Developer Economics

Developer Economics

Gender Wars

The technology industry often takes credit for the changing world of work. One example is the model of remote employees working as digital nomads in their favourite coffee shop, connected via Slack and collaborating via the cloud to create products and services for consumption over the internet or on smartphones and tablets. But what about work within the technology industry itself? We take a look at the profile of women in technology and compare it with the profile of their male counterparts.

Evolving technology and new channels help more game developers make money

The Fortnite phenomenon has captured the attention of the gaming community and exemplifies many of the changes that have occurred over the past 18 months in the industry. Gaming has become much more social, and watching expert gamers execute perfect moves can be just as much fun as playing them. This creates a new channel for developers to promote their games and new ways to generate revenues. Fortnite first gained popularity when rock star streamer Ninja and rapper Drake streamed their game-play on Twitch. This shift is influencing revenue models and opportunities for developers. The trend is also helping to shift development to the web.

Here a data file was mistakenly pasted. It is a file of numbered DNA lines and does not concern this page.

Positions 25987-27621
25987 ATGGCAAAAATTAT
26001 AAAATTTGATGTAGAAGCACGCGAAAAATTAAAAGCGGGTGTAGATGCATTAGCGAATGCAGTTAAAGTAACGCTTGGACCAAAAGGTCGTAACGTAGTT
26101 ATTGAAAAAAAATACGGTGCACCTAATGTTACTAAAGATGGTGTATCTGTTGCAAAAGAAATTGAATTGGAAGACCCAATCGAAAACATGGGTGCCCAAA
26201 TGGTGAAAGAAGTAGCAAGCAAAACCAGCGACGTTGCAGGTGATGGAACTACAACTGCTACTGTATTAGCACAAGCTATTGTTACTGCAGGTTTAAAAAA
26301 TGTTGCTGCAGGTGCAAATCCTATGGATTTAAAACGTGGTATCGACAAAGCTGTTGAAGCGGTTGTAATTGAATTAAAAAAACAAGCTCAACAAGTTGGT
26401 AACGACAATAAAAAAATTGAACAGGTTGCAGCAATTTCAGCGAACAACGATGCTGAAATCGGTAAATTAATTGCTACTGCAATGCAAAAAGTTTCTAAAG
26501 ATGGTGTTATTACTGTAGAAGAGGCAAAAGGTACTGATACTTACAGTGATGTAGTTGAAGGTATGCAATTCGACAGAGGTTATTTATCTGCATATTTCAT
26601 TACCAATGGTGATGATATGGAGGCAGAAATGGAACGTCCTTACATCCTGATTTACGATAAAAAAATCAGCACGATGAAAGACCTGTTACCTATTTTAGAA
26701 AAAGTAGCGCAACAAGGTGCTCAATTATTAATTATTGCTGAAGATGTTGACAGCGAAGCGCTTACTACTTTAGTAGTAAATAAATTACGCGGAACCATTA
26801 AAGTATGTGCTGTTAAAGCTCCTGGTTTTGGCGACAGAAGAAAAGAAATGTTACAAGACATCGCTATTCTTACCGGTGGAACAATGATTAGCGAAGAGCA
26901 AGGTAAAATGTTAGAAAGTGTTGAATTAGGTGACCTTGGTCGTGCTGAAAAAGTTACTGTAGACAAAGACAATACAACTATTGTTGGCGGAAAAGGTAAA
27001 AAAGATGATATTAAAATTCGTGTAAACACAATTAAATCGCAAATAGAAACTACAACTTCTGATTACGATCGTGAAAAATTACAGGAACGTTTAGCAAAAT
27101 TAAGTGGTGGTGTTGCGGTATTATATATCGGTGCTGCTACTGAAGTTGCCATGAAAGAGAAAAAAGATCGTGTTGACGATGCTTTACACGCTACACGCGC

Developer Heroes: Amanda the Iron Woman.

My dad was a developer in the 90s so I grew up around computers. We built my first computer together in grade school and I discovered HTML and JavaScript (the early edition). I eventually moved on to PHP and, at the risk of dating myself here, made a Neopets clone. I still have the original codebase -- it was written for PHP4.

Developer Heroes: Meet Marcus from the Legion

My first experience of programming came when I was roughly 10 years old, using view-source to look at how websites were made and changing them in Notepad to see what happens. I think the first thing I completed was a DragonBall Z fan site.

Developer Heroes: Meet Rachel a.k.a the Wonder Woman

“We get a lot of requests for emerging technologies from clients, but they aren’t necessarily sure what to do with them.”